Martyrs DVD

French director Pascal Laugier's Martyr's is both impressive and questionable, its mix of revenge horror and torture porn takes it right out on the limb, with only a few other films. Smarter and better than Saw and Hostel it is, one should not however fall into the trap of saying American / Hollywood "bad torture porn", European cinema "justified explorations of human depravity". This is pretty exploitative for all its esoteric and existential justification, and while fans of extreme cinema and the aforementioned "torture porn" style movies can probably stomach it well enough, I personally would be a bit cautious if you are not naturally a fan of that kind of cinema.

Martyrs is available on shiny discs unrated in the US on April 28th and uncut in the UK on 25th of May. From The Weinstein Company and Optimum Home Entertainment respectively.

Martyrs - Trailer | Website (thanks rude-e)


The Exterminator

John Eastman (Robert Ginty) is a Vietnam Vet (aren’t all the best revenge movie / vigilante hero’s?) and when his best friend, Michael Jefferson (Steve James,) who saved his life out in The 'Nam is attacked and left paralysed by a gang of vicious street punks, Eastman decides to even the score.

The film starts off with its heroes fighting the Vietcong in the Vietnam war. After a vicious gun battle, Eastman, Jefferson and another comrade are captured and taken for interrogation. During the interrogation the 3rd comrade has his head hacked off in a surprisingly gory film moment, Eastman is next up for the chop, luckily Jefferson gets the drop on his guards and takes them down, machine gun blazing.

Back in New York, Eastman and Jefferson are honest Joe’s making a living from blue-collar factory jobs. An encounter with some thieves at the factory sets off a chain of events which lead to the birth of The Exterminator. Having put a stop to a robbery at work Jefferson is jumped by members of the same gang (The Ghetto Ghouls). Vastly outnumbered he is beaten badly and is left paralyzed. Eastman decides there is only one thing to do. This is the guy that kept his head on his shoulders back in the 'nam lying crippled in bed. So he picks up his M16 and goes in search of the perpetrators. Finding the punks in a flat, they seem to find it a little difficult to figure out what his problem is, saying Jefferson was "Only a nigger" to which Eastman replies "that nigger was my best friend". After dispatching the gang members Eastman still plagued by the memory of the beheading he witnessed back in Vietnam, decides to continue in his role as the vigilante The Exterminator. Taking out all kinds of other criminal trash, including a Mob Boss and Pimp who specializes in supplying young boys to rich male clients.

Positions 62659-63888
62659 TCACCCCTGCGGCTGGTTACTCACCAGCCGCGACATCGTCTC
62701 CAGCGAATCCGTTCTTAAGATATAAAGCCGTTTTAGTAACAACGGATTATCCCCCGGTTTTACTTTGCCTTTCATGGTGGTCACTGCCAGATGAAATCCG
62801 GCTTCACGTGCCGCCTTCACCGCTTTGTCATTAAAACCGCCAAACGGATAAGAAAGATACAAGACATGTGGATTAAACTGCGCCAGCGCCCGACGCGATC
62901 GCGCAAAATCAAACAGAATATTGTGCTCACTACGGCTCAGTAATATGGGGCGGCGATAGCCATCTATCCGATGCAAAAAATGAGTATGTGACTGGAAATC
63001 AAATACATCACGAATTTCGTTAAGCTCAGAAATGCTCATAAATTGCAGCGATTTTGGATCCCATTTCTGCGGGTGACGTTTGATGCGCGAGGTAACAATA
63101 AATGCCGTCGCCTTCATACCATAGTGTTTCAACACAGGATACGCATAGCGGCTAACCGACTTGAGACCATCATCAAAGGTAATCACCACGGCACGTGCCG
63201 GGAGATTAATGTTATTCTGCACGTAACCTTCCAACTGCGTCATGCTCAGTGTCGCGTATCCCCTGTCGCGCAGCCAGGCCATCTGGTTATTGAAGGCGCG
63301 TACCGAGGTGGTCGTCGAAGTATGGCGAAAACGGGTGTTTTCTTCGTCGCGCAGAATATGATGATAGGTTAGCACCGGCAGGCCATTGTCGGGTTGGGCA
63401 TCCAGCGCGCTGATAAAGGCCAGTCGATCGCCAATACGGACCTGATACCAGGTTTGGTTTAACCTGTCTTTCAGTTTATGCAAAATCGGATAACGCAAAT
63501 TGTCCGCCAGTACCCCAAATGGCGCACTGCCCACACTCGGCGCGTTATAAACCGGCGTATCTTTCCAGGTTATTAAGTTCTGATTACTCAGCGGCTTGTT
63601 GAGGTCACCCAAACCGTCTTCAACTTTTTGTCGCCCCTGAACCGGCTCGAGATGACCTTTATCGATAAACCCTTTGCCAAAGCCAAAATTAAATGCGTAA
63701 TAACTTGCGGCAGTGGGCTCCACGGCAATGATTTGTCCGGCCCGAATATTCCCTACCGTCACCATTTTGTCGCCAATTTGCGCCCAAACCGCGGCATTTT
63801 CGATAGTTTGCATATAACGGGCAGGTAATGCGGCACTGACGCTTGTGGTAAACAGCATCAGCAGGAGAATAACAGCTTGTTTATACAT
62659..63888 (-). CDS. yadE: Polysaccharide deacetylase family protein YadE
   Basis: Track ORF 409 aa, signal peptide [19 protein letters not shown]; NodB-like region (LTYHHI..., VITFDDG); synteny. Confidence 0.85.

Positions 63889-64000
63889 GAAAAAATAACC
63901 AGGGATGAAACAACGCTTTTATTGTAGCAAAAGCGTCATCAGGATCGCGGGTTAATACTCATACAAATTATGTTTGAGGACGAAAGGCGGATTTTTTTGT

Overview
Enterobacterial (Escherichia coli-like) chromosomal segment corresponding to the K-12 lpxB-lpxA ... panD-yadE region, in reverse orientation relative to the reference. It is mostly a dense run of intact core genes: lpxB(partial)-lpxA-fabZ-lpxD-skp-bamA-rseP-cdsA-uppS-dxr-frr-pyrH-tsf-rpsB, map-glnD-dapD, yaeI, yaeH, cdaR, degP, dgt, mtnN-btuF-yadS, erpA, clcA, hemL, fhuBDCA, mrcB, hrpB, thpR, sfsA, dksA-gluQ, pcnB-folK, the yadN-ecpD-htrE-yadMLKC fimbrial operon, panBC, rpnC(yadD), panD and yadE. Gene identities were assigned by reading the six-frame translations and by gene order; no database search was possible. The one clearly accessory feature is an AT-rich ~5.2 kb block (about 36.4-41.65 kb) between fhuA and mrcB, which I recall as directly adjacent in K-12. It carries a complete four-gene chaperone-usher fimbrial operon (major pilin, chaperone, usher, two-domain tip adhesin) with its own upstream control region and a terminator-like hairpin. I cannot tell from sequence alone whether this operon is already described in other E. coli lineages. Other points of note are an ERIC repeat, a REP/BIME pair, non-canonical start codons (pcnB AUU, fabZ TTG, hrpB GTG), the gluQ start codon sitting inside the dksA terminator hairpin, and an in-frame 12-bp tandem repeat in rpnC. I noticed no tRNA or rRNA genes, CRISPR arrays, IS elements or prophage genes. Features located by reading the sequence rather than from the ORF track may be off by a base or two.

The Exterminator, which has the great tagline “The man they pushed too far”, is a great example of the Vigilante / revenge movie genre which was particularly popular in the late 70’s and early 80’s, dishing out classic action, gunplay and car chases. Jake Eastman just looks like a normal guy, which makes the film so much better than having a muscle-bound freak in the lead role. Robert Ginty gives a very understated performance in the lead role; he doesn’t exude any kind of charisma, crack cheesy one liners or even particularly fly into any kind of rage. He is, as he states at one point, “taking care of business,” and he deals with his foes just like a garbage man taking out the trash. Christopher George is top notch as the hard-bitten cop on the trail of The Exterminator and all the cast fit the feel of the film nicely. The rubbish strewn, impoverished streets of New York's 80’s underbelly are a fantastic backdrop for the action; these are the streets no-one cares about, these are the streets that could really breed “The Exterminator”.

If you like, The Warriors, Death Wish, Dirty Harry, The Gauntlet, and films of that type you should find The Exterminator a very enjoyable experience. This may not be mainstream action stuff, but its classic cult movie revenge fun.


  • Follow LateMag On Tumblr
  • Subscribe By RSS
  • Subscribe by email:

  • Follow LateMag On Twitter